Home etftrends.com Natural Gas ETFs Surge as China Tries to Avert an Energy Crisis

Natural Gas ETFs Surge as China Tries to Avert an Energy Crisis

Natural gas prices and related exchange traded funds surged on Thursday as Chinese government officials ordered state-owned energy companies to secure energy supplies for winter at all costs in the face of widespread blackouts.

On Thursday, the United States Natural Gas Fund (NYSEArca: UNG) increased 7.0%. Meanwhile, Nymex natural gas futures rose 7.1% to $5.87 per million British thermal units.

Vice Premier Han Zheng, who oversees China’s energy sector and industrial production, told government officials to secure their energy supply ahead of the winter during an emergency meeting earlier this week with Beijing’s state-owned assets regulator and economic planning agency, according to people familiar with the matter who asked not to be named while discussing a private affair, Bloomberg reports.

The emergency meeting reflects the growing severity of China’s energy crisis, during which several regions have already had to cut power to the industrial sector and some residential areas even faced blackouts.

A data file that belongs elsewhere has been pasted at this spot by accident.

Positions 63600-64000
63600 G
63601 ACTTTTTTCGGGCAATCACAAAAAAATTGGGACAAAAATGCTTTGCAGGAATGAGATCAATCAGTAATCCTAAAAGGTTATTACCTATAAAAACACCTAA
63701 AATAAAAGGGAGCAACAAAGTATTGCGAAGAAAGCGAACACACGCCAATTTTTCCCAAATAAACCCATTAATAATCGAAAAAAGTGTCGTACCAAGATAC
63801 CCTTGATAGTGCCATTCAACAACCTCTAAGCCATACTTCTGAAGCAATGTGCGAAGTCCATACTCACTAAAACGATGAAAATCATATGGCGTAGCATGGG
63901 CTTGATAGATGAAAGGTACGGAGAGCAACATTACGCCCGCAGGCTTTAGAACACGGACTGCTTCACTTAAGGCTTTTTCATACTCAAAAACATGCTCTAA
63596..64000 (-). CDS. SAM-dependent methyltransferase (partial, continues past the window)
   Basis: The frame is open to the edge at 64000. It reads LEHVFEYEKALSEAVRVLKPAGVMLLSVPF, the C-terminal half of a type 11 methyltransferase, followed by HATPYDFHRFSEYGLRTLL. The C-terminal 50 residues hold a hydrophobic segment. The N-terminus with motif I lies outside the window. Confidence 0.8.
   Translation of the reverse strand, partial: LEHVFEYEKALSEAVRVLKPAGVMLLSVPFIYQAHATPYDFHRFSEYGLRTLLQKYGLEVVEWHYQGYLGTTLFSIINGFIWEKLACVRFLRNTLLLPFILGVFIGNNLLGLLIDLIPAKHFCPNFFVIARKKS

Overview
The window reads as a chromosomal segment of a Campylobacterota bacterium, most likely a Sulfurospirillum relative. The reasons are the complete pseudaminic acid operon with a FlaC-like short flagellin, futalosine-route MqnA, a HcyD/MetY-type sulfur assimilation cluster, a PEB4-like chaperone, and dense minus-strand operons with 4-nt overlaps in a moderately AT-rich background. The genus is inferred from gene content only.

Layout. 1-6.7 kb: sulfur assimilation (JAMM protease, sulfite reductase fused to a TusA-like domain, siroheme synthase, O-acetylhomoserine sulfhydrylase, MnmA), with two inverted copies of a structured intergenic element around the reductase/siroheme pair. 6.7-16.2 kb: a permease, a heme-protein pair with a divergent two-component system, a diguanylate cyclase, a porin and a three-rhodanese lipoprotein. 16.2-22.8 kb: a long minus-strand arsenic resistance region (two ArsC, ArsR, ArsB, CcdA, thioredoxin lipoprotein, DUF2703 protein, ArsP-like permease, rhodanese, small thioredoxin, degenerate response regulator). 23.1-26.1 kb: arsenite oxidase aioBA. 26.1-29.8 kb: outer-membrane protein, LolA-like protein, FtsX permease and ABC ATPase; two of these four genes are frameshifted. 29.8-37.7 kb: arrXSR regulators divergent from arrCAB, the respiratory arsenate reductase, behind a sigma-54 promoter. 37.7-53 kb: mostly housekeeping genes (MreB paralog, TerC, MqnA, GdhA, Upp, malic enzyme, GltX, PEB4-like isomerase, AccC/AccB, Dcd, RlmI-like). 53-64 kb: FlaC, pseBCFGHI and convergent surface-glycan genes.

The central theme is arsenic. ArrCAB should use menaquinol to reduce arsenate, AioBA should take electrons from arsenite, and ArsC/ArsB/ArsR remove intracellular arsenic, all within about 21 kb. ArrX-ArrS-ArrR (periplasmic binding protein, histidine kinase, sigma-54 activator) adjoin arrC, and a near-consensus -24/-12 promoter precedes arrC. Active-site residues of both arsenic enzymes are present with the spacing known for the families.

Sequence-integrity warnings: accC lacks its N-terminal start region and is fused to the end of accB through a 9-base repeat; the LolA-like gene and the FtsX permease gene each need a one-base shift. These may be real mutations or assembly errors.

Bjarne Schieldrop, chief commodities analyst at SEB, argued that volatility in energy markets could intensify after the order from the Chinese central government.

China’s statement “to me implies that we are in no way on a verge of a cool-off. Rather it looks like it is going get even more crazy,” Schieldrop told Bloomberg. “They will bid whatever it takes to win a bidding war for a cargo of coal” or liquefied natural gas.

Premier Li Keqiang vowed to maintain economic growth and to ensure that the needs of basic livelihoods are met while keeping industrial and supply chains stable, according to China National radio during a meeting with foreign diplomats.

China’s move “brings security of supply back on the forefront,” Leslie Palti-Guzman, president of consultancy Gas Vista LLC, told Bloomberg. “This is bad news for European governments and consumers who will deal with elevated gas and electricity prices for the rest of the winter” as they compete with China for supply.

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